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Making More Than Ends Meet

One family chases the middle class dream in 'Intimidad'

By Shawn Badgley, Fri., March 7, 2008

<i>Intimidad</i>
Intimidad

Every day – amid every news cycle, around every table, in every court of immigration and public opinion – we mull the fates of Mexicans who risk their lives by entering the United States in a search for livability. Forget the American dream; they just want the financial nightmare to end. As we consider the millions they add up to every year and what it will mean, it might be difficult for us to imagine those who hang back, the hundreds of thousands among a population of 100 million who start every day determined to find their footing in the flash-flooded arroyo of the Mexican middle class.

But that's exactly what David Redmon and Ashley Sabin do in Intimidad, a documentary about Camilo, Cecy, and their daughter, Loida, which was filmed in Reynosa, Tamaulipas, Mexico, tantalizingly close to the border. Redmon and Sabin follow the family for more than four years as it struggles to buy land and build a house. And it's Camilo's feet that got Redmon thinking.

"There [are] a couple times when his body language expresses, 'Turn that camera off,' but it's never really said," Redmon says. "[One time] is when he's home alone: I think it's the first time you see him getting ready in the early morning without Cecy. The camera is filming the moon. It pans down, and Camilo's just standing there, and his body language shifts. ... It's almost like he turns his head away from the camera. He's looking awry. Like, 'Damn, am I really gonna do this? Am I really gonna allow him to film?' And then he starts walking to work. And there's sort of that first step, and then one foot after the other. He just keeps on walking. Keeps on walking. And at the end of the film, he's still walking. He's still walking with momentum and strength and persistence."

Camilo is working from 7am to 8pm at a Reynosa manufacturing plant for fire hydrants exported to American street corners. Cecy has left the job that earned her 18 cents per sewn bra at a factory where the employees are "not allowed to talk." She is looking after her ailing father in Santa Maria, Puebla, where Loida has spent most of her life. For a nascent family unit already fragile, it is a stress fracture that threatens to cripple them.

Redmon and Sabin met Camilo and Cecy while visiting Reynosa in 2003. Redmon had been there four years before and was returning with his collaborator and girlfriend to follow a story. As that trail grew cold and the duo abandoned the idea, they came upon a stack of pallets in front of a house. "We knocked on the person's door," Redmon recalls. "It happened to be Cecy and Camilo. ... It was purely coincidence. Thinking we were going to tell a story about trees in the Northeast, what they become and what people in Mexico use the pallets for and what happens to them in the end, we got something else. An entirely different story."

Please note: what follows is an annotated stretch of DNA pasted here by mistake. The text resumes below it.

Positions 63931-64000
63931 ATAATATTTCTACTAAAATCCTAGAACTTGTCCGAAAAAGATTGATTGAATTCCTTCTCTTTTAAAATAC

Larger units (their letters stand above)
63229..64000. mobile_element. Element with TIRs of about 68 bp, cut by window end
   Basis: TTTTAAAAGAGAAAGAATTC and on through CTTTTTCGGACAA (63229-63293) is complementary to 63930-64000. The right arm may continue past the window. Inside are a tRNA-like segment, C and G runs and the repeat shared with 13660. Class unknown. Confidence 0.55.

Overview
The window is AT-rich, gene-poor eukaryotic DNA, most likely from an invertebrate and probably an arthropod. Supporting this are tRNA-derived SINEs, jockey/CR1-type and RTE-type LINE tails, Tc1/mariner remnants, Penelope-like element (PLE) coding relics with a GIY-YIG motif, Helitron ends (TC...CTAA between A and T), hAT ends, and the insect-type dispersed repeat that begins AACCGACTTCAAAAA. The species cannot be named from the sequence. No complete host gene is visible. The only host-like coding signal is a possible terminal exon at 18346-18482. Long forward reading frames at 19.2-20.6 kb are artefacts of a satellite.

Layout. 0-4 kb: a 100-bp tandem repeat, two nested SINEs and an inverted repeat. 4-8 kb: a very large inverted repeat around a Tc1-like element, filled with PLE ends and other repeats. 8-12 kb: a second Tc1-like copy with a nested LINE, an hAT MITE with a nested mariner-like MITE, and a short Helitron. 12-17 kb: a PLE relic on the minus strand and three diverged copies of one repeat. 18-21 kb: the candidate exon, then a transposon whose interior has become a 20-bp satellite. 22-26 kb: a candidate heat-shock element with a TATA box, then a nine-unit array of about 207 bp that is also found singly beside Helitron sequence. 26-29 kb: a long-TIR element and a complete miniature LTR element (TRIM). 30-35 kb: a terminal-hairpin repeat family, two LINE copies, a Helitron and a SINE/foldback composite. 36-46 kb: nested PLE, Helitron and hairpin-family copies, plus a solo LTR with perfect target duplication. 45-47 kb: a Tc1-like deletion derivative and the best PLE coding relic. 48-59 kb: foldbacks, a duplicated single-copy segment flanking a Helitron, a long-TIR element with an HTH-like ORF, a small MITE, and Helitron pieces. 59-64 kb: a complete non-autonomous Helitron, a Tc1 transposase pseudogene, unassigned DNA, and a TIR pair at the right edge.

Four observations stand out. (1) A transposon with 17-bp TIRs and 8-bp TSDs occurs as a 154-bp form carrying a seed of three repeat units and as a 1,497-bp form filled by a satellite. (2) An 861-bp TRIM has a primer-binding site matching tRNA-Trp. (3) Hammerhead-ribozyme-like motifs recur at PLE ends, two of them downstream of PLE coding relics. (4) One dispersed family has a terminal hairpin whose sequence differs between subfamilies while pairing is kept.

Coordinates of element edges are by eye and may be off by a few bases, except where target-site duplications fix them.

The filmmaking partners – they live in Mansfield, Texas, where Redmon is from, and met in Boston before forming Carnivalesque Films – are especially adept at detecting and cultivating entirely different stories. Mardi Gras: Made in China (2005) strings together the beads of the New Orleans street party all the way to Fuzhou, China, where they're made; 2007's Kamp Katrina gets uncomfortable in a backyard tent city full of misfits.

"For me, it's about the relationship that you build throughout the course," Sabin says. "There's an artistic storytelling side, but then there's the connecting to people and really understanding their certain situation. And not making this overtly political film and using them as a platform to spout off whatever kind of issues we want to talk about. It's about these different people who we meet, what their lives tell."


INTIMIDAD

Documentary Feature, Lone Star States, World Premiere

Friday, March 7, 10pm, Alamo South Lamar

Tuesday, March 11, 10:15pm, Austin Convention Center

Thursday, March 13, 9:30pm, Austin Convention Center

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